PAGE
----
Also, almost all petrol stations have attendants who will fill up your vehicle with fuel while you stay in the car. Again, a tip of around five to ten rand is expected for this service.

Dubai

If a restaurant that is not attached to a hotel adds a service charge to your bill in Dubai (or Abu Dhabi), they are breaking the law — it was banned more than ten years ago, deemed to be against consumer protection laws.

Tipping is not expected, but is, naturally, always appreciated by waiting staff and taxi drivers. During Ramadan there is a custom to tip more generously.

And, it’s worth remembering that any poor service during this time may be down to fatigue, because your tour guide or waiter will have been fasting all day.

The tip originated way back in Tudor England, when it became the norm for overnight guests staying in private homes to leave ‘vails’, or a small sum of money for the servants who had attended them

Australia

Comparatively high wages for workers in the service and hospitality sectors, plus service charge being included in restaurants and cafe bills, makes tipping a rare act for most Australians — so don’t feel that you have to leave a gratuity anywhere. 

However, they are appreciated by tour guides and most waiters.

In Australia, a tip is considered more of a ‘thank you’ for excellent service rather than an obligation.

Thailand

You’ll never be expected to tip a street-food vendor in Thailand but, when you’re in sit-down cafes or restaurants, a small tip is expected — simply round up your bill to the nearest ten baht (25p).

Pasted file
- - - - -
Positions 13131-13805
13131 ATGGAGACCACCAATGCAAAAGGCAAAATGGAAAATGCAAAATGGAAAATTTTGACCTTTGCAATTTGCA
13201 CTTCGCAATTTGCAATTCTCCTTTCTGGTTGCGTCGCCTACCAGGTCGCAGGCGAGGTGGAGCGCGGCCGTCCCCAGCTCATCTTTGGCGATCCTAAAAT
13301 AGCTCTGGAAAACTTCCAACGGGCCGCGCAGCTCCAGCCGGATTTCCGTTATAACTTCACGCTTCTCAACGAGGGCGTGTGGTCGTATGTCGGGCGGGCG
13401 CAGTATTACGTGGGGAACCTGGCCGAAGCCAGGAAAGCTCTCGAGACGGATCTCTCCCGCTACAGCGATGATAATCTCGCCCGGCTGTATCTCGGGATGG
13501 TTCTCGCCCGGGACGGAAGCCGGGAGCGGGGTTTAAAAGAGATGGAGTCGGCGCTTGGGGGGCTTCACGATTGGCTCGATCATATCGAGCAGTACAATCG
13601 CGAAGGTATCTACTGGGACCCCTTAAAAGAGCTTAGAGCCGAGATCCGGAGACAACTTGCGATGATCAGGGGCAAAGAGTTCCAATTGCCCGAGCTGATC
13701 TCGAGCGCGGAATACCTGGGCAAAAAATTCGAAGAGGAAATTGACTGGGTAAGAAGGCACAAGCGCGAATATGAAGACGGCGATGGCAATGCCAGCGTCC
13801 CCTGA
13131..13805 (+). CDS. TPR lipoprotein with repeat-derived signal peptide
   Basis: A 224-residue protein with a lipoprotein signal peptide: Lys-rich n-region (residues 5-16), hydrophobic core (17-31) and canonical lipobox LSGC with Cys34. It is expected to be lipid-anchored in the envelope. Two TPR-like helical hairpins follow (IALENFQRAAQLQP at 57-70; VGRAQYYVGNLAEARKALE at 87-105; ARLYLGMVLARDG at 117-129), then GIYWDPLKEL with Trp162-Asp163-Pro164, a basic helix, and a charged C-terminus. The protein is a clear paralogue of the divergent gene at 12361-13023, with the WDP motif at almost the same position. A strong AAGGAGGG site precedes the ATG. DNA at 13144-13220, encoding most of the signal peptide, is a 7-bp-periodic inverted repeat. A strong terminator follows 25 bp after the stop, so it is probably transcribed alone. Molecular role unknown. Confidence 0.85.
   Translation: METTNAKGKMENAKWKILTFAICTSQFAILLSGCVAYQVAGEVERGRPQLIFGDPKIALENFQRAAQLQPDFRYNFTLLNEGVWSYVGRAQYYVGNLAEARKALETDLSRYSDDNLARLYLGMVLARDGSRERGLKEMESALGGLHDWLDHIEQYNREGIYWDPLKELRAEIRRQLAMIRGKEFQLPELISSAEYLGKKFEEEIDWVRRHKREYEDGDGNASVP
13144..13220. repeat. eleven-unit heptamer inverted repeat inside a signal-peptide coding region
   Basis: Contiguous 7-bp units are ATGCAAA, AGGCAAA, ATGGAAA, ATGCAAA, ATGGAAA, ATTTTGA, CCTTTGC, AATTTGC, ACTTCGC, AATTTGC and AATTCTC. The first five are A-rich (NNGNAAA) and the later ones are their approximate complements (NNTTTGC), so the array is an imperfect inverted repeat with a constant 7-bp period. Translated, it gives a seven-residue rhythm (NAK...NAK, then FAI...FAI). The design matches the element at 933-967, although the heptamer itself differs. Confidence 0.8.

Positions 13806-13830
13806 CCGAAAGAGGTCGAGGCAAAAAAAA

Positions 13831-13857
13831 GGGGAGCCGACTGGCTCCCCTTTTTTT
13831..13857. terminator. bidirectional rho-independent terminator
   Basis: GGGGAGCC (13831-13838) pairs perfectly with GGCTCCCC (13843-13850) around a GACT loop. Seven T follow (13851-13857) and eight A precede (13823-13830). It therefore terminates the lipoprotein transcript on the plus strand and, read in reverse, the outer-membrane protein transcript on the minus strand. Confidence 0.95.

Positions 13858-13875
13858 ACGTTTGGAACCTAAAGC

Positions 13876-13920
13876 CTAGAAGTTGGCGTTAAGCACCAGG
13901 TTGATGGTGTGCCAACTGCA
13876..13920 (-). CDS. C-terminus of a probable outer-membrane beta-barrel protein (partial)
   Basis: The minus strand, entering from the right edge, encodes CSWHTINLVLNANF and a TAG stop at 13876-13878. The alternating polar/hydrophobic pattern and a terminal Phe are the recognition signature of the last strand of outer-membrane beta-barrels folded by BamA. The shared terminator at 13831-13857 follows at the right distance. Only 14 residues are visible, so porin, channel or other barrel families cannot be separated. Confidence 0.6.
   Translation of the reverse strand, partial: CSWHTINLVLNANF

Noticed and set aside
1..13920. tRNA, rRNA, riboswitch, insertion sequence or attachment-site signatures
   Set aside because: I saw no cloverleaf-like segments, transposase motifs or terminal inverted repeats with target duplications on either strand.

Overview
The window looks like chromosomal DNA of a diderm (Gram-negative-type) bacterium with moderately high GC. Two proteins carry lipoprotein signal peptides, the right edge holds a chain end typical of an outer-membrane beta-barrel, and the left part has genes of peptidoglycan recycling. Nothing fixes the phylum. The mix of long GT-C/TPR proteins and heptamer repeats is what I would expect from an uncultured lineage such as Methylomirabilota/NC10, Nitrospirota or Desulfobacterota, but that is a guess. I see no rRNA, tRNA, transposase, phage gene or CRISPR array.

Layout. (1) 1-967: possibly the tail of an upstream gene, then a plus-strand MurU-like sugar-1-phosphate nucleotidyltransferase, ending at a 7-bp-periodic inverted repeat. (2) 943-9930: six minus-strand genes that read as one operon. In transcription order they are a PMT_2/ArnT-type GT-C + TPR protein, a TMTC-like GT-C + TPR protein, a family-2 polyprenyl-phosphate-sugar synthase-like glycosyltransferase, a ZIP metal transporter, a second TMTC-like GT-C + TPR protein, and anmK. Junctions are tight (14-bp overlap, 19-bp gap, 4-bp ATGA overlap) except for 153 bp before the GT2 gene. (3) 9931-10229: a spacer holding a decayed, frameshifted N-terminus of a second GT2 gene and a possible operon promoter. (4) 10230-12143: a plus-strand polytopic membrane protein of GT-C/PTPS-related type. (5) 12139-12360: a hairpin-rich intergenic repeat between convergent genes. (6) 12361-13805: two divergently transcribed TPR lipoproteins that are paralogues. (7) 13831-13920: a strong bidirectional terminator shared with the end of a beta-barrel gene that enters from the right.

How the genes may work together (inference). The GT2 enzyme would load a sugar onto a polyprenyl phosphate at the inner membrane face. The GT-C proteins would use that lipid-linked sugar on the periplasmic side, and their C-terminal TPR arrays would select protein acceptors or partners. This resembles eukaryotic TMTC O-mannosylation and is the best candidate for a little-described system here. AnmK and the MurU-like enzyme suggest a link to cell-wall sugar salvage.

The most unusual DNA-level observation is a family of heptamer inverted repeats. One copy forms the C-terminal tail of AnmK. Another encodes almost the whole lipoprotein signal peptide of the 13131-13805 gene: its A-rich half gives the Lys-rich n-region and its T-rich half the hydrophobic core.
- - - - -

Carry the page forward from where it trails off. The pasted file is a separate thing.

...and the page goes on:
Bangkok is notorious for having taxi drivers who don’t use their meter. If you do find yourself in a cab where the driver is using one then, again, round your fare up to the nearest ten baht as a thank you. 

If the meter is off, be sure to get a quote before the journey begins.

Despite the Maldives having its own currency (the rufiyaa) tipping in U.S. dollars is the norm

Maldives

Despite the Maldives having its own currency (the rufiyaa) tipping in U.S. dollars is the norm.

If 10 per cent is added to your bill in your resort restaurant it’s far from certain that your waiter will actually receive it, so try to leave your tip in cash.

Also be aware that the infrastructure of the Maldives, where resorts are always built on uninhabited islands, means that resort workers are often away from their families for months at a time. A little extra on top of the generally low wages they receive can make a huge difference.

Czech Republic

Tipping appears to be in a state of transition in the Czech Republic, particularly in Prague, with the traditional trend of merely rounding up the bill to the nearest ten crowns (33p) being slowly usurped (mainly thanks to increased tourism from Western Europe) by the habit of giving a 10 per cent tip in restaurants.

It’s worth noting that being a waiter is one of the worst-paying jobs in the Czech Republic (they earn on average around £4.50 an hour) and, although it’s unlikely a waiter will complain if you merely round up the bill, leaving a little extra is probably expected if you’re a tourist.